Let’s take for example, temporary functional disability, how can it be considered in an objective and reproducible way? How to judge a functional disability in a pensioner, a school child or a housewife? Even sick leave is not easy to handle because there are some variations depending of the labour law and health systems in the different European countries. About hospitalization, it is quite clear that a simple visit to the hospital emergency service is not within its scope, but is there a clear definition of hospitalization for all countries concerned by the Regulation?
The reporting of information, for serious cases, is important. The possible entry doors need to be identified for consumers, educate and inform the teams involved in the detection of the level of seriousness (which needs to be clearly differentiated from severity) because they will be the first links in the chain.
Another issue is to be able to properly qualify these events. With of course the use of specific standardized questionnaires, but in the case of serious cases, the medical documents provided by consumers, and in their native language (medical certificates, hospitalization report, copy of the sick leave report, ...), will need to be decrypted!
In summary, at this stage, brands will need to have organized themselves and anticipated the answers to some key questions: Who fills in and sends the form to the competent authorities? Who monitors the case? Who ensures the relationship with the authorities?
Premium Beauty News - And at the distributor level?
Emmanuelle Amsler - Indeed, they are subject to the obligation of notifying severe cases the same way as the responsible person. Distributors are in direct contact with consumers, we can imagine that in the event of problems it is to them that they will turn to spontaneously. They also need to organize and structure their relationship with the responsible person.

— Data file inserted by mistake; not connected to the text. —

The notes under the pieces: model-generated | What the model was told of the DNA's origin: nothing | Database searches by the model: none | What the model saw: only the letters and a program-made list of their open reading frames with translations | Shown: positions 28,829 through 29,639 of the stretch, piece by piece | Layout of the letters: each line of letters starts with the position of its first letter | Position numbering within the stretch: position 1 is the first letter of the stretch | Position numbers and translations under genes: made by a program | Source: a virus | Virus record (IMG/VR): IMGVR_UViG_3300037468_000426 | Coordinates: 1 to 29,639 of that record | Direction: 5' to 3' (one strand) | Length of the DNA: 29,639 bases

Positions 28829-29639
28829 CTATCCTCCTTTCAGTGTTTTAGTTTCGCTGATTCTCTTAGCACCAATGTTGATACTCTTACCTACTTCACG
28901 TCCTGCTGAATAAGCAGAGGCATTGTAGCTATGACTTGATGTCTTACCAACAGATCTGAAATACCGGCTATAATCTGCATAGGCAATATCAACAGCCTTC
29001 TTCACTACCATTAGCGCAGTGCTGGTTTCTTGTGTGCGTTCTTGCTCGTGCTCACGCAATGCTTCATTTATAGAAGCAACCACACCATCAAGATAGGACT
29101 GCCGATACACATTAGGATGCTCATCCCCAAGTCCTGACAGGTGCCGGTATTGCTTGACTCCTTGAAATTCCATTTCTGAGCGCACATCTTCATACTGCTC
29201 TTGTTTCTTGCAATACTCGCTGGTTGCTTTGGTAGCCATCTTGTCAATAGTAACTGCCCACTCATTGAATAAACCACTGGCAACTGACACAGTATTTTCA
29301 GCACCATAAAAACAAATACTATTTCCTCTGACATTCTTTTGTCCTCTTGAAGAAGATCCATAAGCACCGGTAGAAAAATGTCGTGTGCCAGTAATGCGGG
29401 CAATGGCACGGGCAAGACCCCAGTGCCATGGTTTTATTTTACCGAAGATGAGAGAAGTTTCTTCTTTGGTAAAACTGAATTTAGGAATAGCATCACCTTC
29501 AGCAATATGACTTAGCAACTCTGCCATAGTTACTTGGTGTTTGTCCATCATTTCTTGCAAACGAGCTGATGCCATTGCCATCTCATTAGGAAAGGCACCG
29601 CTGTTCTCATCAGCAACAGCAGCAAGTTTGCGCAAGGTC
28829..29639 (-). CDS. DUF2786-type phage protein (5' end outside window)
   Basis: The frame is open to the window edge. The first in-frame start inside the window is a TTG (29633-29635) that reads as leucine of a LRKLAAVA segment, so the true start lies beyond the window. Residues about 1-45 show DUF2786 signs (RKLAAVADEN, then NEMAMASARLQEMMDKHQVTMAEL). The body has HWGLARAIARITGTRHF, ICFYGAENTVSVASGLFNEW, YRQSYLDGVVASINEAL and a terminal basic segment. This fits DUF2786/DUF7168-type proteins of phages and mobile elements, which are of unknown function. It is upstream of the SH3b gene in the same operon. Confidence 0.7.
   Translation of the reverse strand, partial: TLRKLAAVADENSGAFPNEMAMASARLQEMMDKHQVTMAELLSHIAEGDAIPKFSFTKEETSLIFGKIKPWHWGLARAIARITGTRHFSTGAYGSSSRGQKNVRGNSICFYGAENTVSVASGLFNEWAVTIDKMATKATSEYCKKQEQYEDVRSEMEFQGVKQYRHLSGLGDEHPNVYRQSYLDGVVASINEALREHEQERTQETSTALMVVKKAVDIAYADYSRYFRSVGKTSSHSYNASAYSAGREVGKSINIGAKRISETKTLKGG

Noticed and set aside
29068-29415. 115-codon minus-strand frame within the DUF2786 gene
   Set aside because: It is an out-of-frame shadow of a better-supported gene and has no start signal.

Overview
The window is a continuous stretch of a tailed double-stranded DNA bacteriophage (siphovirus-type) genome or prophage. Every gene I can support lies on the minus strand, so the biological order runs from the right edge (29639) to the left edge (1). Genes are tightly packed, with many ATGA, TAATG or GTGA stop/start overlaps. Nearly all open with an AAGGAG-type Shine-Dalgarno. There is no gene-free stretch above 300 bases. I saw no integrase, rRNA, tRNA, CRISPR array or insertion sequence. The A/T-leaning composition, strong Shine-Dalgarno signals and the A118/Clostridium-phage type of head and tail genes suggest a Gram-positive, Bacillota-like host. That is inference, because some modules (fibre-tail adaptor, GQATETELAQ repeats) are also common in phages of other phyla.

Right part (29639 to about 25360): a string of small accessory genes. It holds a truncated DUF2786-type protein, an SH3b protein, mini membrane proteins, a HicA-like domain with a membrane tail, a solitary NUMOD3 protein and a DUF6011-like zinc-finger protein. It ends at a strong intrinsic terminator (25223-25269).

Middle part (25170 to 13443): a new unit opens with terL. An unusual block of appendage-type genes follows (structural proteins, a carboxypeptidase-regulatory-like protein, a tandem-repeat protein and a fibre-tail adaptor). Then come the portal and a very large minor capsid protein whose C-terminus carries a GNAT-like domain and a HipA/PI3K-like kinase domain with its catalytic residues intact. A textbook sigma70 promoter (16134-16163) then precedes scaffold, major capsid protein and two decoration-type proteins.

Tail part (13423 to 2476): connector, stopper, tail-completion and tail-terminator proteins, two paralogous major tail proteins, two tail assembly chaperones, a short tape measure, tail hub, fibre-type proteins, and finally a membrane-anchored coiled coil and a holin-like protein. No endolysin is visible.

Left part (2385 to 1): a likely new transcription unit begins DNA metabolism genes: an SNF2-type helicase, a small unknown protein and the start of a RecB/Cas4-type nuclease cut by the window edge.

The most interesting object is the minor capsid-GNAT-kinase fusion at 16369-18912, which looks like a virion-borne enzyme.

Premium Beauty News - Some difference of opinion will certainly arise with authorities?
Emmanuelle Amsler - It is indeed conceivable, depending on differences in experience in terms of cosmetovilance between the different EU Member States, for some differences of opinion in the assessment of cases, to occur. Today it is difficult to anticipate what is going to happen. There will certainly be a need to communicate/explain/argue in the case of divergence on a case.
Premium Beauty News - What can you bring to brands?
Emmanuelle Amsler - IRIS is a unique centre of vigilance which, with over 20 years of experience, offers assistance and support to brands in the investigation of their cases of cosmetovigilance. At the request of brands, we contact the consumers concerned to collect the relevant and specific data on the adverse effect reported. Then, depending on the case, we can propose a contact over the phone with a physician, or a consultation with a possible allergy investigation (tests with the product, and if necessary its ingredients). All this helps to document the case, an essential step in its appraisal. Once the investigation is completed, an internally validated conclusion by a physician is sent to the brand. This document specifies in particular the diagnosis for the presented reaction, if it is possible to make one, and the evaluation of the accountability between the use of the product and the adverse effects reported.
With the new Regulation, and the management of severe cases, this mission is still topical and IRIS has complemented its services to assist brands in their regulatory obligations, particularly by making an assessment on the severity and by helping them to fill the notification forms.